With nearly every major threat to information security, it is not long before security experts ask the question, "Can the threat play a role in distributed denial of service (DDoS) attacks?" When it comes to Heartbleed, some people are screaming that the sky is falling, but it is more complicated than that.
Software vulnerabilities can cause an amplification condition that allows attackers to use unsecured systems in the commission of a DDoS attack. For instance, earlier this year a major vulnerability was discovered in the network time protocol (NTP) daemon, which allowed an attacker to spoof a request. This resulted in an amplification factor that caused as much as 400 times the data to be sent by the vulnerable server back to the spoofed IP address, the target of a DDoS attack.
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This is more specifically known as a distributed reflection denial of service (DrDoS) attack. Any uniform datagram protocol (UDP) service, such as NTP or DNS, can be used in these types of attacks if the service is public facing, responds to requests by sending more data than was used in making the request, and does not have any other mechanism for detecting and discarding malicious requests.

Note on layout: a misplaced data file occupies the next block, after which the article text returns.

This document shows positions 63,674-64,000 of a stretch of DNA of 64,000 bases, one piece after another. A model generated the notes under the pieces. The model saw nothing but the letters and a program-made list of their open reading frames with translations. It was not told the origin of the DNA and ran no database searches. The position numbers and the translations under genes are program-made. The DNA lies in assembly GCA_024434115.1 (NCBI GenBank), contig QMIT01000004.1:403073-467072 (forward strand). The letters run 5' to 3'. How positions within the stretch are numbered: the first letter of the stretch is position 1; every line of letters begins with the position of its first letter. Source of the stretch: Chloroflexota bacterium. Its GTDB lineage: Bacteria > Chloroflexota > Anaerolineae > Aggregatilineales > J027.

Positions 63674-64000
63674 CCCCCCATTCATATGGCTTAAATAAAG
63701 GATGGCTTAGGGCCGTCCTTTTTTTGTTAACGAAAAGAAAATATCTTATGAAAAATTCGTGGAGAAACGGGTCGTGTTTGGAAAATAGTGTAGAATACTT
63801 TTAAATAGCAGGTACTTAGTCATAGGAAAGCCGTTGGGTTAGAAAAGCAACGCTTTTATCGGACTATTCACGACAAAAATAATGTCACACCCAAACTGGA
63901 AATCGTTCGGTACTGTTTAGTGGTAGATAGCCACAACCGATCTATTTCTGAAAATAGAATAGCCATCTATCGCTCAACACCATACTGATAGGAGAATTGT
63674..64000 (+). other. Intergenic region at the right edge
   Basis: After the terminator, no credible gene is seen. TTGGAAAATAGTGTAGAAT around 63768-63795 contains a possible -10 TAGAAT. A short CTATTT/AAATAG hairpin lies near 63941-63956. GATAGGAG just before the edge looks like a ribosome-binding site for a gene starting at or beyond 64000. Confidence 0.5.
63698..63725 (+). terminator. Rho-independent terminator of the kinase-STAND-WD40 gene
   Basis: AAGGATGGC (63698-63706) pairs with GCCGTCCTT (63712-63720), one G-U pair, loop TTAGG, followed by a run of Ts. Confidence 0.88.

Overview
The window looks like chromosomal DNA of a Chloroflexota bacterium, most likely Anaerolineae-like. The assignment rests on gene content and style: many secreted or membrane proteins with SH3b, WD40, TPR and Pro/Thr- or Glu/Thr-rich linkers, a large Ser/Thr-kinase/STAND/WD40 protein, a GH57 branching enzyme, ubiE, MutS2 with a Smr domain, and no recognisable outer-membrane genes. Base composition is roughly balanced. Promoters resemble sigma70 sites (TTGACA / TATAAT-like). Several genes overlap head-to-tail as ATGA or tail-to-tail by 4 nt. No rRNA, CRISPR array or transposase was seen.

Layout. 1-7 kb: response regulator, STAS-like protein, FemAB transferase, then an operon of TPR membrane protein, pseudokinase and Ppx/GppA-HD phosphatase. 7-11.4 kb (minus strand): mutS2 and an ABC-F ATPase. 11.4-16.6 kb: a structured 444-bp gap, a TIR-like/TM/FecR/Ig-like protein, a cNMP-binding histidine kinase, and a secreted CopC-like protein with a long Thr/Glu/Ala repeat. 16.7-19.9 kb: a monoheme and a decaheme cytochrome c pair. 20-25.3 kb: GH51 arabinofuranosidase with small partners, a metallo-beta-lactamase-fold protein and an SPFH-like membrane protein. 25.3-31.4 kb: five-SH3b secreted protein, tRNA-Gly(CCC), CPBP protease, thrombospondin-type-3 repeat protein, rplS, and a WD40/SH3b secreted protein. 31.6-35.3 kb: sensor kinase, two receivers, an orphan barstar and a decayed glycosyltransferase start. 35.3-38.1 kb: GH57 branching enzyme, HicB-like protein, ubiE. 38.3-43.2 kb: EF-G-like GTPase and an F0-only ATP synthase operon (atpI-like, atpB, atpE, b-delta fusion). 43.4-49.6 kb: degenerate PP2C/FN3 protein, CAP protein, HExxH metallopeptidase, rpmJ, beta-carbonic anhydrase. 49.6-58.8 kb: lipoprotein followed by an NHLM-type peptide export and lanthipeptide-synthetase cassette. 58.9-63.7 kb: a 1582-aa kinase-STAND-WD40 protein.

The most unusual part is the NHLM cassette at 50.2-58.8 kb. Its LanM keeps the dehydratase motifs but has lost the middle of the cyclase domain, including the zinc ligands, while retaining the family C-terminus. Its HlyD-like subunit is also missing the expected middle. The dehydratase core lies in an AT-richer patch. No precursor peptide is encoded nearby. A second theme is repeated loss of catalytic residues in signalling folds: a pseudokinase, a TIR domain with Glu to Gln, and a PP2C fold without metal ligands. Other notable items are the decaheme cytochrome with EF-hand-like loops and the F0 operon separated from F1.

How does this relate to Heartbleed?
The Heartbleed vulnerability, more appropriately called CVE-2014-0160, makes use of a flaw in OpenSSL 1.0.1 prior to the 1.0.1g revision, which allows an attacker to steal 64 kilobytes of data from server memory using a transport layer security (TLS) HeartbeatRequest message. This is accomplished by spoofing the size of the HeartbeatRequest message and causing the vulnerable server to make up the difference by pulling random data from memory. It is the digital equivalent of short-changing a cashier, only in this case it is confidential data, such as SSL private keys and login credentials that are stolen.